Curled up in the fetal position with a fever today has given me a lot of time to think critically about the last month and half of this incredible experience in Israel. For one, missing the last two days of work has been simply devastating. I love experiencing my internship’s zany office culture, learning from my supervisor’s relentless drive to excel, and adjusting to my co-workers’ (endearing) lack of personal boundaries. One part real estate private equity firm and one part family, Axiom Global Investments is an internship placement opportunity nonpareil.
My second realization comes as a megaphone blares outside my four story North Tel Aviv flat. Not the siren alert of an imminent ballistic threat that would have been commonplace in this very spot a year ago, but something different altogether; a massive protest across from the Chinese embassy. I begin to consider the power of words, and how fortunate I am to have been blessed with the privilege to express myself verbally.
As one might plausibly imagine, a group of nearly fifty American students has plenty to say. Whether concerning the macro (like the feasibility of a successful Iran deal) or the micro (aroma sandwiches…again!?) our bus rides are often filled to the brim with colorful conversation. Occasionally, our cup doth runeth over. In a society that glorifies the loquaciously silver tongued bombast and condemns the “awkward silence”, I question the value of silence and how, when it comes to words, more is not always merrier.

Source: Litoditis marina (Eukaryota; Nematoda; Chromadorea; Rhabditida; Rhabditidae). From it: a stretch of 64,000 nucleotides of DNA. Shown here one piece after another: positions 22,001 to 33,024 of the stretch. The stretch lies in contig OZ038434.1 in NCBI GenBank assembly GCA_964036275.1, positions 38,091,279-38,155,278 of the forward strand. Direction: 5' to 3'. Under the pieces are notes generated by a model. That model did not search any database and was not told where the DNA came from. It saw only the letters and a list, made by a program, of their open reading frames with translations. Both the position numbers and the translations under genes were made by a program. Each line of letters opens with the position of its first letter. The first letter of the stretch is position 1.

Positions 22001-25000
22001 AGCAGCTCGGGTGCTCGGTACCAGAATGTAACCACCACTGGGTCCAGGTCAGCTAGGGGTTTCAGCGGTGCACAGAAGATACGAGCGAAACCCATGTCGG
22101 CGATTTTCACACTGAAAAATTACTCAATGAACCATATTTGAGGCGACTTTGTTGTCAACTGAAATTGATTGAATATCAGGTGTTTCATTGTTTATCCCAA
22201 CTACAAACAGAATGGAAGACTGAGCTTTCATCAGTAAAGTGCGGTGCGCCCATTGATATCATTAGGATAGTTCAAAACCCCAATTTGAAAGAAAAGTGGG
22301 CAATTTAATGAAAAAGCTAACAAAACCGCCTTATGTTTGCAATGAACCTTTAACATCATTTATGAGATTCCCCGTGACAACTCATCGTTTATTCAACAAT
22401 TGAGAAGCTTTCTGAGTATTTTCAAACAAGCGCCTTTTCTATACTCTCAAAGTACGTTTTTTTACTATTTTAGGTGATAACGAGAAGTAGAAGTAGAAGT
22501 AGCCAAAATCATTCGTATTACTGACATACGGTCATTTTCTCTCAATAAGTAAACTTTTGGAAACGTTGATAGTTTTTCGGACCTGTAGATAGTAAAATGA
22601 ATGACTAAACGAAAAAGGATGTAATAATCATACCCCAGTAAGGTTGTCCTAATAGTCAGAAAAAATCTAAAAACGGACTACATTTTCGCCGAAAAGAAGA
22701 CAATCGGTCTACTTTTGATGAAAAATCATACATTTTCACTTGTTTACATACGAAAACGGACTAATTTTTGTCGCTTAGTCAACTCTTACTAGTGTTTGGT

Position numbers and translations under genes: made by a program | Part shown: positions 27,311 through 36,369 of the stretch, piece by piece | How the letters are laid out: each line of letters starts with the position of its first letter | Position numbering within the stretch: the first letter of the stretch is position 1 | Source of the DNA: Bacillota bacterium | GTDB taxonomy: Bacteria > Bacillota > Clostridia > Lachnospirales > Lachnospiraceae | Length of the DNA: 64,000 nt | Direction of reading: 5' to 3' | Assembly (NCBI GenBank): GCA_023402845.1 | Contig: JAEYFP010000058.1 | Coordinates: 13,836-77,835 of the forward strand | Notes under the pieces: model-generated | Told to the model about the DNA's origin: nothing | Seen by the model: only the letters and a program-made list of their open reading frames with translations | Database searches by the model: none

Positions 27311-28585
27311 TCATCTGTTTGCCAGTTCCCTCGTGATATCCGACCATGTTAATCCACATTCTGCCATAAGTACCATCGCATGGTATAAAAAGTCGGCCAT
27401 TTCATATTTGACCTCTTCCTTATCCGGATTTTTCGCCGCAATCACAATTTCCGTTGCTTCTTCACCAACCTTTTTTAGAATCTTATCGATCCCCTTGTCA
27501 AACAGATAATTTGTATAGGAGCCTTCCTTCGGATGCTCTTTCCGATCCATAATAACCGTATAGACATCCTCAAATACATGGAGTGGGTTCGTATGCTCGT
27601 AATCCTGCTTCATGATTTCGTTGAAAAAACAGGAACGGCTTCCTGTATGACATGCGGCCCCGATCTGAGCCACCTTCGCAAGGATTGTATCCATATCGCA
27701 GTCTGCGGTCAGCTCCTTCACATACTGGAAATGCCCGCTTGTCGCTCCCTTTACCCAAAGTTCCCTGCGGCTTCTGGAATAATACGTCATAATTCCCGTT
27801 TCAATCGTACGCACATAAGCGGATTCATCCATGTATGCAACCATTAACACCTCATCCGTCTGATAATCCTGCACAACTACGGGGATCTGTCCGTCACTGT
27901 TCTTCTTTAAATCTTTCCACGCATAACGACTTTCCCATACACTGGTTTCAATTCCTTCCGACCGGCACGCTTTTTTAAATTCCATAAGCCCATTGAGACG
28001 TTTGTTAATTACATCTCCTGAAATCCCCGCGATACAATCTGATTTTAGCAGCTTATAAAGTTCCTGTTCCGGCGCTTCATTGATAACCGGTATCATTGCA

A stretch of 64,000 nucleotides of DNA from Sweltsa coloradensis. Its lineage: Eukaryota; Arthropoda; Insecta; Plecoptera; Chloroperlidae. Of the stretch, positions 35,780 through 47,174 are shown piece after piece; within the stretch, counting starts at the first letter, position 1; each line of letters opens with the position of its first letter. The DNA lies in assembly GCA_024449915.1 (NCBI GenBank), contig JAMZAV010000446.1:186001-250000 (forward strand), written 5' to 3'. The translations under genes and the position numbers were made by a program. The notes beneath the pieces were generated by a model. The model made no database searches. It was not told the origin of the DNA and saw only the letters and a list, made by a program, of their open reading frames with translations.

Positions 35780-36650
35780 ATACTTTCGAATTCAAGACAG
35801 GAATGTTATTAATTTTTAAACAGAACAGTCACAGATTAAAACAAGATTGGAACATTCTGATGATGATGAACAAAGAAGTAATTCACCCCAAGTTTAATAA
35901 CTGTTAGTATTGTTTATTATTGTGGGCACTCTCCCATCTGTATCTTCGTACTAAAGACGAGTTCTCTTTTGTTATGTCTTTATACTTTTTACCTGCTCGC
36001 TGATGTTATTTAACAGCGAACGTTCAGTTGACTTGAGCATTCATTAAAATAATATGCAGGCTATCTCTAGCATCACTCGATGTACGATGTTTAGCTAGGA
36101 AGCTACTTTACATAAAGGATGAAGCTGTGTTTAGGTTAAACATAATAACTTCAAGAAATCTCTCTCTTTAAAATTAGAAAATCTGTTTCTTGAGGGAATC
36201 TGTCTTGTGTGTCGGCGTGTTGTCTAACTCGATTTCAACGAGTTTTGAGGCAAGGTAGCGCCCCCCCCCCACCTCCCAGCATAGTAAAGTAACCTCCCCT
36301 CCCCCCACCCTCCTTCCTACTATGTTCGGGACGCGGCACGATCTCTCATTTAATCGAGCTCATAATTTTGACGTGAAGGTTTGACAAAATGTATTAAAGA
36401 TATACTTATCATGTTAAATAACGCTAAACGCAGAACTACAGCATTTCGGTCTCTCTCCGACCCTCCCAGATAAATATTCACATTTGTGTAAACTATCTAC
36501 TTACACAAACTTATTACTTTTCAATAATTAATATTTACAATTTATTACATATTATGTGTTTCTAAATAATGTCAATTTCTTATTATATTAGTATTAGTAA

Over the course of last weekend’s Onward Israel Shabbaton in Kibbutz Galon, our cohort had ample time to consider these issues. In light of a previous week characterized by a certain degree of internal social tension and oral friction, these 60 hours in nature could not have been more therapeutic. With programming that was conducive to fostering constructive dialogue between people, a collective cohort identity soon began to crystalize. Perhaps one reason why our words had been driving us apart until now was that we simply had no idea just how rejuvenating the power of speech could be. Whether I was seeing secular and religious Jews pray together or hearing the unifying laughter of two strangers, I could not help but consider that we had all grown closer to one another than we had ever thought possible.